So, yeah, compositions by Bowie and Eno really made me fall for this new album from the Delta Saxophone Quartet


David Bowie went through many changes.  His metamorphoses in persona were as wild as those occurring in his music.  One such time, when he was strung out from a life of drugs and parties, Bowie retreated to Switzerland, before eventually settling in Berlin, Germany (hunkering down with Iggy Pop, actually).  Throwing himself into the art scene, Bowie developed an interest in the ambient and electronic music from that locale, and this led to meeting up with Brian Eno.  This partnership resulted in Bowie’s Berlin Trilogy… the albums Low, Heroes and Lodger.  The electro-ambient influence is evident in all three, especially the first recording, Low.

On Bowie, Berlin and Beyond, the Delta Saxophone Quartet embrace the songbook from that period of Bowie’s creative arc.  As the ambient drones of “Warzawa” prove immediately, this music is tailor made for the harmonies of a saxophone quartet.

On some tracks, they grab ahold of the melody and don’t let go.  The propulsion of “Speed of Life” matches that of its original, while the quartet’s rendition of “Breaking Glass” has the same punchy swagger.  And though they certainly honor the Bowie originals, these aren’t by the number takes.  The quartet freely add harmonic twists and quirky solos that never emerge on a Bowie recording.  And then there’s the subtlety applied to a rendition of “Heroes,” and how the song only really shows its face as they approach the finale.  Arguably, the strongest track is a rendition of “Art Decade,” where the quartet splits the difference between remaining tethered to the original composition and wandering off to explore where it might take them.  The result is something exceedingly hypnotic, both through its emphasis of a catchy melody and its beguiling motion.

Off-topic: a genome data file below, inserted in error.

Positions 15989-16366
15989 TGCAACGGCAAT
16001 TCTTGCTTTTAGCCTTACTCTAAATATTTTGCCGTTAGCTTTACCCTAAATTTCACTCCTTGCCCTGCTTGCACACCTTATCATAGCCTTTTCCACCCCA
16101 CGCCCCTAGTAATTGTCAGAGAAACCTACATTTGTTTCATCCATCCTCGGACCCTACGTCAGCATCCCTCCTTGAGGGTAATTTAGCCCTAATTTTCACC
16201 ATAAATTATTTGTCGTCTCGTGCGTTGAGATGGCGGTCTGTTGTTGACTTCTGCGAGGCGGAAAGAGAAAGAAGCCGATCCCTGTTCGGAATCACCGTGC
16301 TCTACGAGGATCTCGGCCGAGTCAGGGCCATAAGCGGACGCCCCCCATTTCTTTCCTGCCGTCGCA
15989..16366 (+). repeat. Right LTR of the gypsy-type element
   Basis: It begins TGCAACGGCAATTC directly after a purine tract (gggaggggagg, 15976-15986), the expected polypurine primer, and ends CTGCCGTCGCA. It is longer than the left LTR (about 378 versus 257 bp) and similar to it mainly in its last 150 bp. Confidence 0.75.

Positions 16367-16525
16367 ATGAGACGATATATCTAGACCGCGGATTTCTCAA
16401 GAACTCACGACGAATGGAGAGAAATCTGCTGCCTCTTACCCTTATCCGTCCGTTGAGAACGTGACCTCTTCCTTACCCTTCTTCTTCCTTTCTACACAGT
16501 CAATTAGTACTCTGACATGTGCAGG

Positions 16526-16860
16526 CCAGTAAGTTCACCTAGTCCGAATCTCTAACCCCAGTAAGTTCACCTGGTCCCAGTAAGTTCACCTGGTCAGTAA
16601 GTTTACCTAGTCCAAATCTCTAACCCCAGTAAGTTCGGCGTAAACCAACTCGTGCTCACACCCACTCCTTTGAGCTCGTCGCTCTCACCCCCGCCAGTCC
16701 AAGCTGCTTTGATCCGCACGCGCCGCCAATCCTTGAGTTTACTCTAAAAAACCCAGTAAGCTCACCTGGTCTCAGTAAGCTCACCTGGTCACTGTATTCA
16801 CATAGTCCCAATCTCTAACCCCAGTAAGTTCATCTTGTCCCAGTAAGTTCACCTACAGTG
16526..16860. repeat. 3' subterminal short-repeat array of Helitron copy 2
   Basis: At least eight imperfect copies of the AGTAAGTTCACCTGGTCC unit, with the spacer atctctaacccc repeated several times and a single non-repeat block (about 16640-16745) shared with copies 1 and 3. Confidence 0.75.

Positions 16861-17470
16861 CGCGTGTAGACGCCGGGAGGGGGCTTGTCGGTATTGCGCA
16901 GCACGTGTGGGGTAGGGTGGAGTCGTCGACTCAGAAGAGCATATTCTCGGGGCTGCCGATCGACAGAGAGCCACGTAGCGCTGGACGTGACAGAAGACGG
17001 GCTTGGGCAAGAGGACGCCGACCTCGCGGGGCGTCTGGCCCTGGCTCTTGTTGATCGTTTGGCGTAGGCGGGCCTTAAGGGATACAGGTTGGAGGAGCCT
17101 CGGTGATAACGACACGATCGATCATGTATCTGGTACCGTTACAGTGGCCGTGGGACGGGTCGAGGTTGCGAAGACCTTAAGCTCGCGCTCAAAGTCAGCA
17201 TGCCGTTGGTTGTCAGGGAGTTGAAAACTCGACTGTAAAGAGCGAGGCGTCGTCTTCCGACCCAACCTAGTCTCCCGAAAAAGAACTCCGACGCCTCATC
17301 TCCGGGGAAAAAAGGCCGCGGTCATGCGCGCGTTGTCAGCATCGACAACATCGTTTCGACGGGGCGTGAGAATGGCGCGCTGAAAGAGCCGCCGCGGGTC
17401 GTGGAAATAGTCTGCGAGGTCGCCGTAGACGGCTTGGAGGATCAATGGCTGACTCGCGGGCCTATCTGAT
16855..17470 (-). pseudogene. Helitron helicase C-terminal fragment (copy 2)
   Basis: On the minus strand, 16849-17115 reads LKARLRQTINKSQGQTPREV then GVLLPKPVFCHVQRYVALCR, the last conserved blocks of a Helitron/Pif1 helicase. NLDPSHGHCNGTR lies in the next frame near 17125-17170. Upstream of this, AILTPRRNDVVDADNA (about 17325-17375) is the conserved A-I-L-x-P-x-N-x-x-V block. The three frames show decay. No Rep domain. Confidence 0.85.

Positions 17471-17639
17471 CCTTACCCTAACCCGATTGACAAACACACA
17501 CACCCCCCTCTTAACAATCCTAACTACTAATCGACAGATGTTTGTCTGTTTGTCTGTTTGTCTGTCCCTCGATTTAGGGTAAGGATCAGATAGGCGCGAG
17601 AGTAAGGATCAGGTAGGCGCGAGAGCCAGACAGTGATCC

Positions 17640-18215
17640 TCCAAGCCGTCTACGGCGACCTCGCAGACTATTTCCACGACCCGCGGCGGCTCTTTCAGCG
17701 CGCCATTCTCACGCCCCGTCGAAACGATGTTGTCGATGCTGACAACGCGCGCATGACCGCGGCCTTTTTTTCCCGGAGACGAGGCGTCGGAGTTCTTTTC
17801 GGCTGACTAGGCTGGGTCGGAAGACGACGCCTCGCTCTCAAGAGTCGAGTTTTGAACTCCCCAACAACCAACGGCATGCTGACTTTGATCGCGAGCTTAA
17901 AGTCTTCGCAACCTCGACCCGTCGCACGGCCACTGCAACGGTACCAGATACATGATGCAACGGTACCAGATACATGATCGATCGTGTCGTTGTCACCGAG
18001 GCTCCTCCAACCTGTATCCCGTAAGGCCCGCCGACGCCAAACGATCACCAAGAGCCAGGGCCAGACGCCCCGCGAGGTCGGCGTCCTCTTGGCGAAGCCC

As a special treat, the quartet also performs something from Brian Eno… the opening passage of the classic work Music for Airports.  This, along with some interludes of improvisation, completes a very satisfying and enjoyable dive into Bowie’s Berlin period.

Your album personnel:  Graeme Blevins (sopranino & soprano saxophones, clarinet), Peter Whyman (alto sax, clarinet), Tim Holmes (tenor sax, clarinet) and Chris Caldwell (baritone sax, bass clarinet).

Released on FMR Records.

Music from London.

Available at:  Amazon